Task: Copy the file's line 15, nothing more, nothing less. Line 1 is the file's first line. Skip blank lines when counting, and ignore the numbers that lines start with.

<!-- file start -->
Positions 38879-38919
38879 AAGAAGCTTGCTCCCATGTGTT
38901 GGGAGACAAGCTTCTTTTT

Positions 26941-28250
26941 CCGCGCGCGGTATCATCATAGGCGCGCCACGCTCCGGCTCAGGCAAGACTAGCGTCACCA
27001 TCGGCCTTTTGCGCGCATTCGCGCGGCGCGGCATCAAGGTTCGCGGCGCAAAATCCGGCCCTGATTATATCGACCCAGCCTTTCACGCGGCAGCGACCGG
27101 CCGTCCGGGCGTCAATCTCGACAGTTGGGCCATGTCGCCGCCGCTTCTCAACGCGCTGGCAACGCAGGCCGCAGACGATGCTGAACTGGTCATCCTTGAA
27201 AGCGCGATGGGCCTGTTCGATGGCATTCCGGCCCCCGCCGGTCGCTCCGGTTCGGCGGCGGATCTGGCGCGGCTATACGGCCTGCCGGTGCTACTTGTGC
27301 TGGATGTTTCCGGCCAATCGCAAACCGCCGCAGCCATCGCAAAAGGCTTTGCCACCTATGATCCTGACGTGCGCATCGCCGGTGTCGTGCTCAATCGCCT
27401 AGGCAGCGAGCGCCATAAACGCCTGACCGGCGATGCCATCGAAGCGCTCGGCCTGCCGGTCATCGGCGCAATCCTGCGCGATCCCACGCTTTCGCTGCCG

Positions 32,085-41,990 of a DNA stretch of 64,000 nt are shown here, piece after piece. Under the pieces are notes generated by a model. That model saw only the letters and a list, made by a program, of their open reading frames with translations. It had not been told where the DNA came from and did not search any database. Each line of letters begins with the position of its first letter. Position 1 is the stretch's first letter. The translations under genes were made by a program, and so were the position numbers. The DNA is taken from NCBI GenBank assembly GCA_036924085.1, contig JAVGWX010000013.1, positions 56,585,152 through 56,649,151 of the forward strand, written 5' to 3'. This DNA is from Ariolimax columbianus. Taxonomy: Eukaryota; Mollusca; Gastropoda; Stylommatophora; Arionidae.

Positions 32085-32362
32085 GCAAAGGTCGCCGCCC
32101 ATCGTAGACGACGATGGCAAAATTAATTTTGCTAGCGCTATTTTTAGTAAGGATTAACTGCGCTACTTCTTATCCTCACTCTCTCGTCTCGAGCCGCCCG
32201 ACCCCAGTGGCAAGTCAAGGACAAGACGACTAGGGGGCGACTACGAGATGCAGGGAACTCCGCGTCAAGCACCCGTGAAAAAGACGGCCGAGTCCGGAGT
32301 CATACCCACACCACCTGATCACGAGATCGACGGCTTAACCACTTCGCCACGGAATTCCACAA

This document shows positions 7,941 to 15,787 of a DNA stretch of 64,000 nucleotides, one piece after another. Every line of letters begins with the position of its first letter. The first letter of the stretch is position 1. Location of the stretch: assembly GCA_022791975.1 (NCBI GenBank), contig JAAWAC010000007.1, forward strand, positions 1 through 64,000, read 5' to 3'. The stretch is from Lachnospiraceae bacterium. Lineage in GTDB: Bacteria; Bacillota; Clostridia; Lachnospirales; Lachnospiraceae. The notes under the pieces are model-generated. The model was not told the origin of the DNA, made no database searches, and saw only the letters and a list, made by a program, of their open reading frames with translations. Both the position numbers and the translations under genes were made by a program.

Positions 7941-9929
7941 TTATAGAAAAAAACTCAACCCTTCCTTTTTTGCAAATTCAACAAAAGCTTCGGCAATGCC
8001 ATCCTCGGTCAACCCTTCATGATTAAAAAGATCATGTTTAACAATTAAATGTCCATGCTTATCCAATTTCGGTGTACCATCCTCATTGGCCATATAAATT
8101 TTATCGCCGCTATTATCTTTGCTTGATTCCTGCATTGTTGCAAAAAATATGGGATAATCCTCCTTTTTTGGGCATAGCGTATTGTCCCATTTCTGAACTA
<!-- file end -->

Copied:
32201 ACCCCAGTGGCAAGTCAAGGACAAGACGACTAGGGGGCGACTACGAGATGCAGGGAACTCCGCGTCAAGCACCCGTGAAAAAGACGGCCGAGTCCGGAGT